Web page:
“I can’t believe I ate the WHOLE thing.”
If you’ve ever said that—or something similar—with a groan, congratulations you’re perfectly normal. Because the truth is, we’re all guilty of overeating from time to time.
Maybe that meatloaf you had for dinner was so good you served yourself a second—or even third—helping. Or perhaps you couldn’t say no to that value-sized tub of “buttery” popcorn at the movies.
And overindulging on occasion is no big deal.
But if you find yourself chronically overeating, you’re compromising your health in countless ways. And that includes one you may never have expected.
Researchers say overeating can send your risk for colon cancer climbing. And I’ll explain why in a minute.
We don’t know exactly how many folks out there are routinely overdoing it. Some experts estimate at least 15 percent of us could be classified as “binge eaters.”
But with well over 30 percent of both men and women in America meeting the definition of obese, the number of people who eat far more than they can burn off is likely much higher.
And that’s putting them (and perhaps you) in the danger zone for colon cancer… the third most common cancer and second leading cause of cancer deaths here in the United States.
Overeating sends colon cancer risk skyrocketing
A team of researchers at Thomas Jefferson, Harvard University and Duke Medical School made this shocking discovery when they took a closer look at the intestinal linings of a group of tubby lab rats.
To everyone’s surprise, they discovered that the overeating was essentially sending an “off” signal to a critical hormone that stands between cancer and us. The hormone, called guanyalin, helps protect us from cancer by triggering special receptors in our intestines which discourage tumors.
But in the obese rats, the guanyalin activity had been dialed WAY back. And the receptors never got the proper jumpstart they needed.
In fact, according to the researchers, guanyalin activity is about 80 percent lower in folks who are the most overweight when compared to their thin peers. Which experts say is likely a large part of why obese folks also have a 50 percent higher risk for colon cancer.
You can start to bring that risk back down by making a commitment to more mindful eating. Overindulging often happens when we’re bored, distracted or stressed. So that’s when you need to be your most on guard.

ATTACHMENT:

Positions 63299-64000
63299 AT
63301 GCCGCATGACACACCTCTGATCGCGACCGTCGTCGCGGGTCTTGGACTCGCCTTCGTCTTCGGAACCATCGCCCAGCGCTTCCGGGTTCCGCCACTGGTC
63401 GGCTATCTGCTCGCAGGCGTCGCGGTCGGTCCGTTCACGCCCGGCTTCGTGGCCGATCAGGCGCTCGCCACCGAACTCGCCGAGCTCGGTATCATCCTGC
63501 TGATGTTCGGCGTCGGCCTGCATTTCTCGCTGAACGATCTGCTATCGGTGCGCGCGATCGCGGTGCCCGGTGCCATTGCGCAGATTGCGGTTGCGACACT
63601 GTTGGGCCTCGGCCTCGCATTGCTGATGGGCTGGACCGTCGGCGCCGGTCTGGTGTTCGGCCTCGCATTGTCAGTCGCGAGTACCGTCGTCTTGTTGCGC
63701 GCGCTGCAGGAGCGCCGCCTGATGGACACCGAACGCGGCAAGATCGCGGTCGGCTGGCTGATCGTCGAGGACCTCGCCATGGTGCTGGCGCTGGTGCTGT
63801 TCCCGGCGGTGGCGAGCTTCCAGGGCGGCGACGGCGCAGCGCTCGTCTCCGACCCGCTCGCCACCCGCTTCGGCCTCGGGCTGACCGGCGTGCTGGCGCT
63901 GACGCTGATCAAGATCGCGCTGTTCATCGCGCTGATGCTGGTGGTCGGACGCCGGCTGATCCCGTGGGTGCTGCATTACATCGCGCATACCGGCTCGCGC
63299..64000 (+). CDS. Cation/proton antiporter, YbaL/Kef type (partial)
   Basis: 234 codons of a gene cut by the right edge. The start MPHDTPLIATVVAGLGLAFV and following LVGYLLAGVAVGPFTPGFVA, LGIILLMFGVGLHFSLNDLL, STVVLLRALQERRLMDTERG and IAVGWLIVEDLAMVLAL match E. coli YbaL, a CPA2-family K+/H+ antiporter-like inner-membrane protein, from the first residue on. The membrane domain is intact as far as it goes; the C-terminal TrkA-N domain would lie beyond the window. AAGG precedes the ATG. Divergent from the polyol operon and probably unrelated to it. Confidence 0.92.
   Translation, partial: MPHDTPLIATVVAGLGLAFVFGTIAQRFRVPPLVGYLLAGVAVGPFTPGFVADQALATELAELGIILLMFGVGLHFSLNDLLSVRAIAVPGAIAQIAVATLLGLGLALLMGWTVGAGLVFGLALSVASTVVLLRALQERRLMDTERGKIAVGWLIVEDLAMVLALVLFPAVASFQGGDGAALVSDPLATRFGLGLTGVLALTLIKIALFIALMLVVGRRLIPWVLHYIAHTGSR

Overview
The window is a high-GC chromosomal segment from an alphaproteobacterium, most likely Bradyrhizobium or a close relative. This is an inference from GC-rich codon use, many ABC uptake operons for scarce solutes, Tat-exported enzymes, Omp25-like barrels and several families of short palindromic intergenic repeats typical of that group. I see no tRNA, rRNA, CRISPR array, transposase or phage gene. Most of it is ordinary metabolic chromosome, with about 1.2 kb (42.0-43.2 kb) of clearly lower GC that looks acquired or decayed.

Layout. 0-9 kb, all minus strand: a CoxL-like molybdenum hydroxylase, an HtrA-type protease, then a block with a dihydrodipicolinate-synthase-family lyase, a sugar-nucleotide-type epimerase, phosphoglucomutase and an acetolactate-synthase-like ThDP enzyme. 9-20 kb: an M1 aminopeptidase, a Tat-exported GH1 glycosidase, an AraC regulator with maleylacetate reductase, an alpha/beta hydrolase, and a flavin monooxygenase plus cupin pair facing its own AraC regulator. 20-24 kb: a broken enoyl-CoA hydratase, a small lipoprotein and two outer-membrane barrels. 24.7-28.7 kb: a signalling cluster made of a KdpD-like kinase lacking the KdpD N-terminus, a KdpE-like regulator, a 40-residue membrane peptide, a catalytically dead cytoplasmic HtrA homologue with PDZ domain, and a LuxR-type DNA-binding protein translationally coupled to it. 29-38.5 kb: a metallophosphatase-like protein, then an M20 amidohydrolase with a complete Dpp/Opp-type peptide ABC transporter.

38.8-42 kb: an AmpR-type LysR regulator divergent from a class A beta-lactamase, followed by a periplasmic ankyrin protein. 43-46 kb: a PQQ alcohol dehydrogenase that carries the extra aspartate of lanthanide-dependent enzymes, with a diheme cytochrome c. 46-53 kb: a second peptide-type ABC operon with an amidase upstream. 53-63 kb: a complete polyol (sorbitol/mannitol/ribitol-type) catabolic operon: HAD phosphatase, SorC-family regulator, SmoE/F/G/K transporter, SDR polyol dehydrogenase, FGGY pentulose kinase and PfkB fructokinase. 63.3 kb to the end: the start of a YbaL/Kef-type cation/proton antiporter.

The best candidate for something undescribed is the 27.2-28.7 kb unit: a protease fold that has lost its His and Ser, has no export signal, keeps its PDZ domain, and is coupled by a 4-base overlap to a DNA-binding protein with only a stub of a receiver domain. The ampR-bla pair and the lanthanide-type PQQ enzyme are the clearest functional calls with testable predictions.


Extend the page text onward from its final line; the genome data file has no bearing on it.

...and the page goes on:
Stock your pantry, fridge and fruit bowl with high protein and lower carb foods and healthier snacking options. They will fill you up so you feel satisfied and are less likely to overeat.
But don’t stop there.
4 MORE proven ways to lower your colon cancer risk
It turns out colon cancer is one of the most preventable cancers there is. And while stopping the overeating is a critical first step there are a few more steps you can take to reduce your risk even further.
1. Commit to screening:
Mainstream medicine is guilty of over-screening for lots of things. Which can lead to anxiety and unnecessary procedures. But regular colorectal cancer screening between the ages of 50 and 75 is a worthwhile one.
Regular screenings can slash up to 85 percent of colon cancer cases and 60 percent of colon cancer deaths, according to experts. There are several tests options, which you can discuss with your doctor.
If you’re over 75, regular screenings may no longer be necessary, unless you’re in a high risk group. So check with your doc.
2. Quit smoking:
If you still smoke stop. Smokers have a higher risk for developing colon cancer. Plus they have a higher risk of dying from the disease.
3. Tweak your diet:
Treat the produce aisle like a pharmacy and fruits and vegetables like your medicine. Plant foods are packed full of cancer-fighting phytonutrients and antioxidants. So eat more of them.
Highly processed meats such as hot dogs and lunch meats are associated with a higher risk of cancer. The curing process causes certain cancer-linked compounds to form. Research has found folks who regularly eat processed meats have a 76 percent higher risk than folks who rarely do.
Swap them out for fresh grass-fed meats instead. And when grilling out avoid charring your food which creates cancer-linked compounds as well.
Unseating your seat more often will help you lose weight lowering you colon cancer risk. And a meta-analysis found folks who were the most active had a 24 percent lower risk of developing the disease than those who were the least active. Try to get at least a half hour of exercise every day.
Commit to these changes and you’ll slash your risk for this killer starting today.
She is an advocate of self-education and is passionate about the power of group knowledge sharing, like the kind found right here on HealthierTalk.com. Alice loves to share her views on holistic and natural healing as well as her, sometimes contentious, thoughts on the profit-driven inner workings of traditional medicine.
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